Do all you can to preserve the unity of the Spirit by the peace that binds you together. There is one Body, one Spirit, just as you were all called into one and the same hope when you were called. There is one Lord, one faith, one baptism, and one God who is father of all, over all, through all and within all.

Ephesians 4: 3-6

According to the Book of Genesis, there  was a time when all people “spoke the same language with the same vocabulary” (Gen. 11: 1). Yet, as “civilization” developed, the people said to one another, “Come, . . . let us build ourselves a town and a tower with its top reaching heaven. Let us make a name for ourselves, so that we may not be scattered about the whole earth”(Gen. 11: 4). When the Lord and his entourage came down to see “the town and the tower that the sons of man had built,” the Lord determined that nothing could stop the hubris of these people except to “confuse their language on the spot so that they can no longer understand one  another” (Gen. 11: 5,7). It is when our focus becomes building for ourselves and making a name for ourselves that we lose the truth that peace and grace are common to us all.
The experience of a horribly crass and profoundly discouraging political campaign cannot help but lead to an examination of what is missing in our current political and social discourse. The list, to be sure, is a long one. But one element that for some years now seems to be absent is an understanding that those who would lead must possess a sense of both their and the entire populace’s responsibility for the common good. Is it perhaps the ultimate result of an unmitigated personal and societal desire for money and power that we no longer even share a common language of respect for and responsibility to each other? When, for example, a candidate boasts of how not paying taxes on millions of dollars of income makes him “smart,” the response to him from his opponent does not include challenging him concerning his sense of responsibility for his fellow citizens and the common good. The issues are framed in legal terms, but almost never in terms of the truth of our common life and interdependence.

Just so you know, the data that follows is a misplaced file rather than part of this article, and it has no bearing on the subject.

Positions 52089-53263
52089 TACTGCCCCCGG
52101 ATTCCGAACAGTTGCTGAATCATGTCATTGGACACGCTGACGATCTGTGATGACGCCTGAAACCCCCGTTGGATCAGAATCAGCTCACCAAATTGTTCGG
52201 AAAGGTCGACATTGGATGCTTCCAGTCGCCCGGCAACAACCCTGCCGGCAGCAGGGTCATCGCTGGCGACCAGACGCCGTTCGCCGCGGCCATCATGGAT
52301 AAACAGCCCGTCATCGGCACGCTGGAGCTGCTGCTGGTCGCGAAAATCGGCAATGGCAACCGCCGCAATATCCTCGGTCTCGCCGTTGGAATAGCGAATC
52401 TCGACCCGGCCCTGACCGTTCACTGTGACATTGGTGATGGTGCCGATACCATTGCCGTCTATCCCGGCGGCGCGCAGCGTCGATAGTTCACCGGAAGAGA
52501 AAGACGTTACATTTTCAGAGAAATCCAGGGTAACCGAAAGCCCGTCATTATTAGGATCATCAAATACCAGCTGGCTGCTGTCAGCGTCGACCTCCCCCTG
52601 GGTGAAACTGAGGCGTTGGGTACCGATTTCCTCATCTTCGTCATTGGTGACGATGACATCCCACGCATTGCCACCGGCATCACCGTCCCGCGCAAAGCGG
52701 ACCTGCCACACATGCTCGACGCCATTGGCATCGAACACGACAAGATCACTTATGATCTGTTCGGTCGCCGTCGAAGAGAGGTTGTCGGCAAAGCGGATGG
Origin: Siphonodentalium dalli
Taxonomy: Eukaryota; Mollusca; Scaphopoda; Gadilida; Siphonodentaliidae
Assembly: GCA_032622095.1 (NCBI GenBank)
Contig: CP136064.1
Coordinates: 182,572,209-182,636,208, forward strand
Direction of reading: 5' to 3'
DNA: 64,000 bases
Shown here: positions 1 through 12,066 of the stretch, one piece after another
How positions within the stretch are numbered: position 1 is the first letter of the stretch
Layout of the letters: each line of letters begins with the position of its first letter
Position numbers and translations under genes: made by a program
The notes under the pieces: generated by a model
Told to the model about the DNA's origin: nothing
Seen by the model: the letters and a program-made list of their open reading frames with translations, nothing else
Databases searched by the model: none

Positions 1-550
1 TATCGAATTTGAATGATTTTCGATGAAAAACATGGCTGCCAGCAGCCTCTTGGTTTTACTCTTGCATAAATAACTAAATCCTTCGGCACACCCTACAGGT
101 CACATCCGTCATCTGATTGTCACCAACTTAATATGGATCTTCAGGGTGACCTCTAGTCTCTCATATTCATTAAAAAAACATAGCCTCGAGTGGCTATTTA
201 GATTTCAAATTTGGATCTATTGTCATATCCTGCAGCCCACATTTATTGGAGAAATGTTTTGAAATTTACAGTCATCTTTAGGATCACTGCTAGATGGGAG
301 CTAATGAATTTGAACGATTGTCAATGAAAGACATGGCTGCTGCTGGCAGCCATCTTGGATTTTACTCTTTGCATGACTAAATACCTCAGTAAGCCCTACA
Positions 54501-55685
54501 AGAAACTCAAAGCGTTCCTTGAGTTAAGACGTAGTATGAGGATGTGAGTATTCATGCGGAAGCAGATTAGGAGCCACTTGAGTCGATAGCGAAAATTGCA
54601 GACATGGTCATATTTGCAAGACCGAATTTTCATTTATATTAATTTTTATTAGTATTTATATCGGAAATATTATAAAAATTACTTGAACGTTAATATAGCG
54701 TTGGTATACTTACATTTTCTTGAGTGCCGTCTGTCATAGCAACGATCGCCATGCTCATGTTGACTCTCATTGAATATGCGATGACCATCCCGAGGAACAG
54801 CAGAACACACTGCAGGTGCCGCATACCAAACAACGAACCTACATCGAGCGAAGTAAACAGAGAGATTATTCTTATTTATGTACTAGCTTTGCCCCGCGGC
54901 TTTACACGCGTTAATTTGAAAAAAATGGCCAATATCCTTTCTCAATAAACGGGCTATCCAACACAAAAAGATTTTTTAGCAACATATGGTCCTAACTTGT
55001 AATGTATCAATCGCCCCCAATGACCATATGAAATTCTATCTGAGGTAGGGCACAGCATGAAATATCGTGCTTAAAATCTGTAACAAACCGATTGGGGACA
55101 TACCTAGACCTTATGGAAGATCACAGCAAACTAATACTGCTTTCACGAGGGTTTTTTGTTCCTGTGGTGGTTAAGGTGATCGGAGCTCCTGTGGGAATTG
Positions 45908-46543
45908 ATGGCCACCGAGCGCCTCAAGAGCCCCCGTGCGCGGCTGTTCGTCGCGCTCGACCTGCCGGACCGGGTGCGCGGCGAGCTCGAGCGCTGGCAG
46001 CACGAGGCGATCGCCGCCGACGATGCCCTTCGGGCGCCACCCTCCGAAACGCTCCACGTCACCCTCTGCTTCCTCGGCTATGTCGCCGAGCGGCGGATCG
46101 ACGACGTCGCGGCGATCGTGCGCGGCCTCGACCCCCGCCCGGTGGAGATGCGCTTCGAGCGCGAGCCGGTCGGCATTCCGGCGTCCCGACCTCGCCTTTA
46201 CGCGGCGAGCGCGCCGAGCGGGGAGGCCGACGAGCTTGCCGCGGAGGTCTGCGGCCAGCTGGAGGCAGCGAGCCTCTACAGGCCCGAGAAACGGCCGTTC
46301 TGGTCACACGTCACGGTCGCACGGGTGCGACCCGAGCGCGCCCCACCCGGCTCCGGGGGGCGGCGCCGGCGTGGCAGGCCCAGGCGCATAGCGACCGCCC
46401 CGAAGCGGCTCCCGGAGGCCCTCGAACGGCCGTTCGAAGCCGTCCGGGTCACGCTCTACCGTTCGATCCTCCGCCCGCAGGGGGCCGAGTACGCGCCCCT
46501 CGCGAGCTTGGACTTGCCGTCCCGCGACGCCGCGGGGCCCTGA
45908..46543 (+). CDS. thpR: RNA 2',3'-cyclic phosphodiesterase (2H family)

For those of us formed in highly secularized cultures, the spiritual life tends to be something of an add-on to our “real lives,” or a means to self-help and self-realization. It is good for our blood pressure and heart rate to meditate. We have a better sense of well being when we take time in our lives for silence and prayer. This is, however, not the perspective of the scriptures. Today’s reading from Ephesians calls on us to “preserve the unity of the Spirit by the peace that binds us together.” We don’t pray to get the strength and energy to work for peace; we pray to know its truth and presence. The source of our respect, reverence, and love of each other is the truth that we are “one Body” in “one Spirit.” The implicit claim that our greatest human potential is “to build ourselves a town and tower” or to “make a name for ourselves” is an illusion. Our life and our destiny is a common one, a life in God who is “over all, through all and within all.”  Every word or act that fails to acknowledge and serve this truth will only further distance us from it.
At his inauguration in 1961, John F. Kennedy, in the words of Theodore Sorensen, famously asked the question: “Ask not what your country can do for you, but for what you can do for your country.” If, in fact, these words were those of Sorensen, he later denied the fact, one would think that they were born out of his early life formation in the Unitarian Universalist tradition. At the heart of the great spiritual traditions, there is an undeniable primacy of the call to be responsible for and with our lives. We are to be responsible to the God who gave life to us, and we are to be responsible to all others with whom we constitute “one Body.”
To say that “right action” springs from “the contemplative stance” is merely to say that we must know “the peace that binds us together” before we can responsibly act to “preserve the unity of the Spirit.” We do not create the bonds or the peace. They are the truth of who we are. It is our self-centered and compulsive activity that distances us from this reality. So, before we act can we ask ourselves for what and for whom am I doing this? Am I building myself a town and tower, am I making a name for myself, or am I doing all I can “to preserve the unity of the Spirit by the peace that binds . . . [us] together”?

The one who has let go of hatred,
who treats all beings with kindness
and compassion, who is always serene,
unmoved by pain or pleasure,

free of the “I” and “mine,”
self-controlled, firm and patient,
the whole mind focused on me—
that is the one I love best.

The one who neither disturbs 
the world nor is disturbed by it,
who is free of all joy, fear, envy—
that is the one I love best.

The one who is pure, impartial,
skilled, unworried, calm,
selfless in all undertakings—
that is the one I love best.

The one who, devoted to me,
is beyond joy and hatred, grief
and desire, good and bad fortune—
that is the one I love best.

Bhagavad Gita, 12: 13-17, trans. Stephen Mitchell

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